3.25 g. of FLCA No. 1 and 7.0 g. of FLCA No. 2 were dispersed in 177 cc. of Brine I. To this while mixing were added 163 cc. of Brine II, 5.0 g. magnesium oxide buffer, 3.0 g. Cab-O-Sil M5 silica viscosifier, 25.0 g. Bridging Agent No. 1, and 0.75 g. Rhodopol 23 P xanthan gum viscosifier. Thus the fluid was a 1920 kg/m3 CaBr2 /ZnBr fluid containing 9.3 kg/m3 FLCA No. 1, 20.0 kg/m3 FLCA No. 2, 8.5 kg/m3 silica viscosifier, 2.14 kg/m3 xanthan gum biopolymer viscosifier, 14.3 kg/m3 magnesium oxide buffer, and 71.4 kg/m3 Bridging Agent No. 1. The rheological, fluid loss and pH characteristics of the fluid were evaluated initially and after hot rolling the fluid at 82.2° C. for 16 hours. The data obtained are given in Table A.
3.0 g. of FLCA No. 1 and 6.0 g. of FLCA No. 2 were dispersed in 155 cc of Brine I. To this slurry while mixing were added 185 cc. of Brine III, 0.5 g. MgO, 0.5 g. Cab-O-Sil M5 silica viscosifier, 30 g. Bridging Agent No. 2, and 1 g. Rhodopol 23 P xanthan gum viscosifier. The fluid was evaluated as in Example 1. The data obtained are given in Table A.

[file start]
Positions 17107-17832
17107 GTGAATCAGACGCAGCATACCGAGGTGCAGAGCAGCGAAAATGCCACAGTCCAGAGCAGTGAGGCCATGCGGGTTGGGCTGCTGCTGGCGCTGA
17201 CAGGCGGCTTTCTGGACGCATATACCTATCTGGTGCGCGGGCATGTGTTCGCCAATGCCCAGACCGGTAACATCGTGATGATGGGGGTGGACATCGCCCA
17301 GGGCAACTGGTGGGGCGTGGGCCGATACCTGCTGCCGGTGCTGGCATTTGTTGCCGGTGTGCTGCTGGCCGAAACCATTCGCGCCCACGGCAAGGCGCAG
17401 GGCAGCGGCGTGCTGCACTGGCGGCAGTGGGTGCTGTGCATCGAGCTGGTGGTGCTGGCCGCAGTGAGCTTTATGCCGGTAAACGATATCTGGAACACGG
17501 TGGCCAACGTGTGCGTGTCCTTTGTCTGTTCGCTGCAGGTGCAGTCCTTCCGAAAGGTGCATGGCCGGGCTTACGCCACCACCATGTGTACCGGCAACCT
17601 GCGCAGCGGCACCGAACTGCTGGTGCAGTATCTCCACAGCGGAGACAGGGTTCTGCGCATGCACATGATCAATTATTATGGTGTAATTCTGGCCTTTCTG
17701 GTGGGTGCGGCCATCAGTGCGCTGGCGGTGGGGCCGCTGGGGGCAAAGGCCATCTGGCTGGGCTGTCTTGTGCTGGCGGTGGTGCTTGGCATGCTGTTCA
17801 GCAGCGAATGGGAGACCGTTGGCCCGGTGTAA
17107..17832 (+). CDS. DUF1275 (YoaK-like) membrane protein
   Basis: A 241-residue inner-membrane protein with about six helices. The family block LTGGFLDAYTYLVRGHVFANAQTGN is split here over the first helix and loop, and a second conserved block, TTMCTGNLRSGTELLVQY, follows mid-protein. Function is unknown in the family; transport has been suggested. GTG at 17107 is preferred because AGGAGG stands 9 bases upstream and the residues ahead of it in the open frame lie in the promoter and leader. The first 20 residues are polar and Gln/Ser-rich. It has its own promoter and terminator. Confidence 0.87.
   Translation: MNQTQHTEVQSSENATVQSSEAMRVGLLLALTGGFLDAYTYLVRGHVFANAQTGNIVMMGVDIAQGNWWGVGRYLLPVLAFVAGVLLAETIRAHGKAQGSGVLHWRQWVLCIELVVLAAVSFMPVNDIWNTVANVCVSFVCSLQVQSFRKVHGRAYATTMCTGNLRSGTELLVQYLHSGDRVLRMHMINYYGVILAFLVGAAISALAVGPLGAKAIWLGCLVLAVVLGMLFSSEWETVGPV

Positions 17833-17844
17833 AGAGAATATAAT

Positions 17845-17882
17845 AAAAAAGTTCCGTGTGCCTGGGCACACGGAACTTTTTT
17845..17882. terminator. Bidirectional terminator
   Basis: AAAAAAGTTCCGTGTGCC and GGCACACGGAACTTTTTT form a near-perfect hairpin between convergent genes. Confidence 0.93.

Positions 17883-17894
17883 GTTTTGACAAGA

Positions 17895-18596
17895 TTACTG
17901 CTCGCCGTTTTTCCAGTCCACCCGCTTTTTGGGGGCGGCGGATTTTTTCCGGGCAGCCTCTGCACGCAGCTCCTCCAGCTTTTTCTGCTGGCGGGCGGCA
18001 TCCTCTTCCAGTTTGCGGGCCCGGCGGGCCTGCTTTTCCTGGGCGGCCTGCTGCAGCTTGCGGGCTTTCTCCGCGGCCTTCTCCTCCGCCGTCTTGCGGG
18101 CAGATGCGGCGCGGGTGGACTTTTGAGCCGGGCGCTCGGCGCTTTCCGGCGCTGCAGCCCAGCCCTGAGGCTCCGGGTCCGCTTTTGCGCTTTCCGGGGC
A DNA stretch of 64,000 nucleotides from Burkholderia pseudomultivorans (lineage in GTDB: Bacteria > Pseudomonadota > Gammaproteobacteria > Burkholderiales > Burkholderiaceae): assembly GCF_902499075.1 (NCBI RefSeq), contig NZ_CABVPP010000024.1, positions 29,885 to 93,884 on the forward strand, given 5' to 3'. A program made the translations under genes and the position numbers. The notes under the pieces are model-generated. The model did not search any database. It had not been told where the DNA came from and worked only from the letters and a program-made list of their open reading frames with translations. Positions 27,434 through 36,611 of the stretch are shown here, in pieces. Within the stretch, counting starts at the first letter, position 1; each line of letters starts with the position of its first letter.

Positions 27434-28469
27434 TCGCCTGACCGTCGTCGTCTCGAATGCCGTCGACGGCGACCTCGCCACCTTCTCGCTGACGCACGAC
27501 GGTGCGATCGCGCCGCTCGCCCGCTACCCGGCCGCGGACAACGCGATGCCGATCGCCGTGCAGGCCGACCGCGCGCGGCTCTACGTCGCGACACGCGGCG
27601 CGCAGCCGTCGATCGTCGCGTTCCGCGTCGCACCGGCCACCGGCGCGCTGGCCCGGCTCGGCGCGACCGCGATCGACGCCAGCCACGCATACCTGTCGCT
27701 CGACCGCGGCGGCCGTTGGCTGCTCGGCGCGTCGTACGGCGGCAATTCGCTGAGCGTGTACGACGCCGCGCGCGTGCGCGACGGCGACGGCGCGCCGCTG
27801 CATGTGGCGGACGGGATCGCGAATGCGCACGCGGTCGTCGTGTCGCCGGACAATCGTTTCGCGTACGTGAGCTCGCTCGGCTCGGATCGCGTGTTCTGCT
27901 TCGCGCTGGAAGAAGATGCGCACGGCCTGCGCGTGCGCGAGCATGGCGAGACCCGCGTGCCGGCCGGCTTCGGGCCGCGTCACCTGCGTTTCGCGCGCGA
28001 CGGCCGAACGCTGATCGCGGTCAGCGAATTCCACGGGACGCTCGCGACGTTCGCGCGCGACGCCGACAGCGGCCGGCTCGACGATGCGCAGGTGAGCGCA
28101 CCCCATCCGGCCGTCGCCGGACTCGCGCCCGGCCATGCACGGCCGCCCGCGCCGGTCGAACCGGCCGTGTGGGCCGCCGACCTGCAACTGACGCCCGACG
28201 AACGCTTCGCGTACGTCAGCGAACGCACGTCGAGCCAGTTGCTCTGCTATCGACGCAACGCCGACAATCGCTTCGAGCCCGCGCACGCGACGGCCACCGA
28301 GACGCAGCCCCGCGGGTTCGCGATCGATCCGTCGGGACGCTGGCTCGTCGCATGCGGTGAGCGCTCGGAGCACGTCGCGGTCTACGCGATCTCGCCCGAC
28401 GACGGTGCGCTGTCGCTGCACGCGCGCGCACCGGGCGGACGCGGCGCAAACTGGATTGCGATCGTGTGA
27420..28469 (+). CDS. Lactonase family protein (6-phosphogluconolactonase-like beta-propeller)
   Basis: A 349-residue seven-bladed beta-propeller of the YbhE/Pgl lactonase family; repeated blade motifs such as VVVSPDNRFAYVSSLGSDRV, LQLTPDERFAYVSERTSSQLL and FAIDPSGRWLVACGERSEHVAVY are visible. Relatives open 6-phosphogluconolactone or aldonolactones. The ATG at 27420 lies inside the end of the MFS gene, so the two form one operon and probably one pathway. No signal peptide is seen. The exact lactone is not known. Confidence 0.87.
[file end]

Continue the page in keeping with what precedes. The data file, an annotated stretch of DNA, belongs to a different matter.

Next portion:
6.0 g of FLCA No. 2 and 3.0 g of FLCA No. 1 were dispersed in 110 cc. of Brine I. To this while mixing were added 230 cc. of Brine IV, 0.5 g MgO, 2.0 g Cab-O-Sil M5 silica viscosifier, 32.0 g Bridging Agent No. 3, and the concentration of xanthan gum biopolymer indicated in Table B. The rheological characteristics of the fluids were evaluated initially and after static aging of the fluids at 82.2° C. for 16 hours. The data obtained are given in Table B.
8.75 g of FLCA No. 3 were dispersed in 150 cc of Brine I. To this slurry while mixing were added 190 cc of Brine IV, 0.5 g MgO, 5.0 g Cab-O-Sil M5 silica, 2 cc diethyleneglycol, 1.25 g xanthan gum, and 30 g of Bridging Agent No. 2. The Low Shear Viscosity of the fluid was initially 133 Pa·s, and after hot rolling at 82.2° C. for 16 hours was 110.9 Pa·s.